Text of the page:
The Financial Times identified at least 18 chief executives who have taken the reins of big asset managers since the start of 2022. This new guard is charged with stabilising their businesses following the worst year for the roughly $60tn industry since the financial crisis.
Big falls across markets have combined with investor outflows and spiralling costs to compound profitability pressure on active asset managers that have been fighting the march of passive investing.
Investors globally pulled $530bn from investment funds (excluding short-term money market funds) last year, the fund industry’s worst for new business since 2008, according to data provider Morningstar.
“The golden decade for asset management is over,” said Stefan Hoops, chief executive of DWS, adding that investors now faced a market environment where “not everything is going up and up and up”, but “costs are”.
Read the full list of new chief executives here
Chart of the week
In 2006 the London Stock Exchange scoffed at the overseas suitors casting eyes in its direction.
At the time, bourses in Europe were locked in a dizzying dance of potential marriages. Several of the biggest had already united to form Euronext. Germany was trying to position itself as a global leader. Supersized US rivals were circling, looking to snap up European markets and create transatlantic powerhouses for listings and trading.
Europe had a certain swagger, a confidence that its tie-ups could pose a serious challenge to Wall Street, which was still sitting in the shadow of the dotcom crash and a slew of corporate scandals. The LSE in particular, with its historic prestige, stood resolute, spiky and defensive. It had already deflected several potential partners, including Frankfurt’s Deutsche Börse, and would go on to rebuff more.
London had a “unique global position”, the LSE reasoned, built on the City’s deep investor base and top-notch financial services industry. That whole ecosystem, not merely scale, would be the foundation to keep attracting companies all over the world looking for a stock market home.
One financial crisis, a shock UK exit from the EU and a global pandemic later, and it is clear all sides got it wrong, write Katie Martin and Nikou Asgari in the second part of our series on the crisis in European equities.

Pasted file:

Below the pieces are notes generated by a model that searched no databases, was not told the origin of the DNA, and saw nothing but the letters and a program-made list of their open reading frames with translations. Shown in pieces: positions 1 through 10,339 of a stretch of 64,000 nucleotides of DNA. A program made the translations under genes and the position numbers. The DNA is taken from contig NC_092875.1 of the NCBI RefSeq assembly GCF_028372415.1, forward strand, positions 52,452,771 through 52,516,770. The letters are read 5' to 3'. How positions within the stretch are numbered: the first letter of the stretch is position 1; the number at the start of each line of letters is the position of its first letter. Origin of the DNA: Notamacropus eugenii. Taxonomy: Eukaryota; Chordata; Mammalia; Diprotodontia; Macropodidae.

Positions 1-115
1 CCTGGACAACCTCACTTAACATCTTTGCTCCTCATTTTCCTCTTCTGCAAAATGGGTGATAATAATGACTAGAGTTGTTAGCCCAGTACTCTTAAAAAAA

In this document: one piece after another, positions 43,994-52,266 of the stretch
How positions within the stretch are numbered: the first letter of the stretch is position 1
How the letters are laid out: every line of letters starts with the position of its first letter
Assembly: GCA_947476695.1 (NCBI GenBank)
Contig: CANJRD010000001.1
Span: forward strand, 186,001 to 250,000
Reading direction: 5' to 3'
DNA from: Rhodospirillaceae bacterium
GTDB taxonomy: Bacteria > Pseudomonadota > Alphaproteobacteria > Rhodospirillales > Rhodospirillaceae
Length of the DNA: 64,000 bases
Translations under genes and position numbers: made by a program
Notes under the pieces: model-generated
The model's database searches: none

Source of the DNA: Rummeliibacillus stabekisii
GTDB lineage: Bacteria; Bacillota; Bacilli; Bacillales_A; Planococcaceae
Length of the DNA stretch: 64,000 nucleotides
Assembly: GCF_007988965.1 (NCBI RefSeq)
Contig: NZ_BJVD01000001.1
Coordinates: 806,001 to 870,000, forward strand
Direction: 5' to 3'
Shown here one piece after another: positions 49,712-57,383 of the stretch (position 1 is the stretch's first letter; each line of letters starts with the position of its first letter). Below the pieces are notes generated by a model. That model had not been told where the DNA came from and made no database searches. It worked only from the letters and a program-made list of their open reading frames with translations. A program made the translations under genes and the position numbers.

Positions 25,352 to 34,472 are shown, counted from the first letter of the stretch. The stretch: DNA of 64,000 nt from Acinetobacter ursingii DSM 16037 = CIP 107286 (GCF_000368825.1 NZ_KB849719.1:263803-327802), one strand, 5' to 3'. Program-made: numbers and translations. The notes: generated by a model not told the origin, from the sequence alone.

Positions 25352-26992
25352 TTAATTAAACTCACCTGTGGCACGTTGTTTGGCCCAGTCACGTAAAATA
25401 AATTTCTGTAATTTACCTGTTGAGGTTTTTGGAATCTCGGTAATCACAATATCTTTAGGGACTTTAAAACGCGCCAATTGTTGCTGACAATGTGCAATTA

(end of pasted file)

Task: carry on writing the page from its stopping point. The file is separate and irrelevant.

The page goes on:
US markets remain the undisputed home for listing and trading shares in the world’s most dynamic and fast-growing companies. London is failing to attract glitzy initial public offerings and is even losing some of its most reliable names. Other European markets are parochial and shallow and still bear a strong whiff of the old economy, dominated by banks and industrial companies.
Investors say the European dream of building an equity investment scene to rival the US remains distant and the path towards its creation is strewn with practical, political and cultural obstacles. Even if European exchanges tweak listing rules in an effort to draw in new companies, the US has a strong lead that could take decades to reel in as the world slowly adjusts to the end of the easy money era that pumped up America’s corporate champions. Read the full story here
Five unmissable stories this week
Hedge funds betting against US technology stocks have been battered by $18bn of losses after Big Tech’s robust earnings fuelled a sharp rebound in the sector.
Silicon Valley Bank: the multiple warnings that were missed. Ahead of the first official postmortem on its collapse, bankers, regulators and executives admit that it was a crisis hiding in plain sight.
Nicolai Tangen, chief executive of Norway’s $1.4tn oil fund, has called on governments to speed up the regulation of artificial intelligence as it revealed it would set guidelines for how the 9,000 companies it invests in should use AI “ethically”.
Billionaire investor Stanley Druckenmiller is betting against the US dollar as his only high-conviction trade in what he believes is the most uncertain environment for markets and the global economy in his 45-year career.
A group of investors including French telecoms billionaire Xavier Niel and Bruellan, a wealth management group, has bought a 7.5 per cent stake in Swiss asset manager GAM.
Once the jamboree of the Milken Conference is over this week, I plan on walking up to the Griffith Observatory on the slope of Mount Hollywood to take in the magnificent view over LA.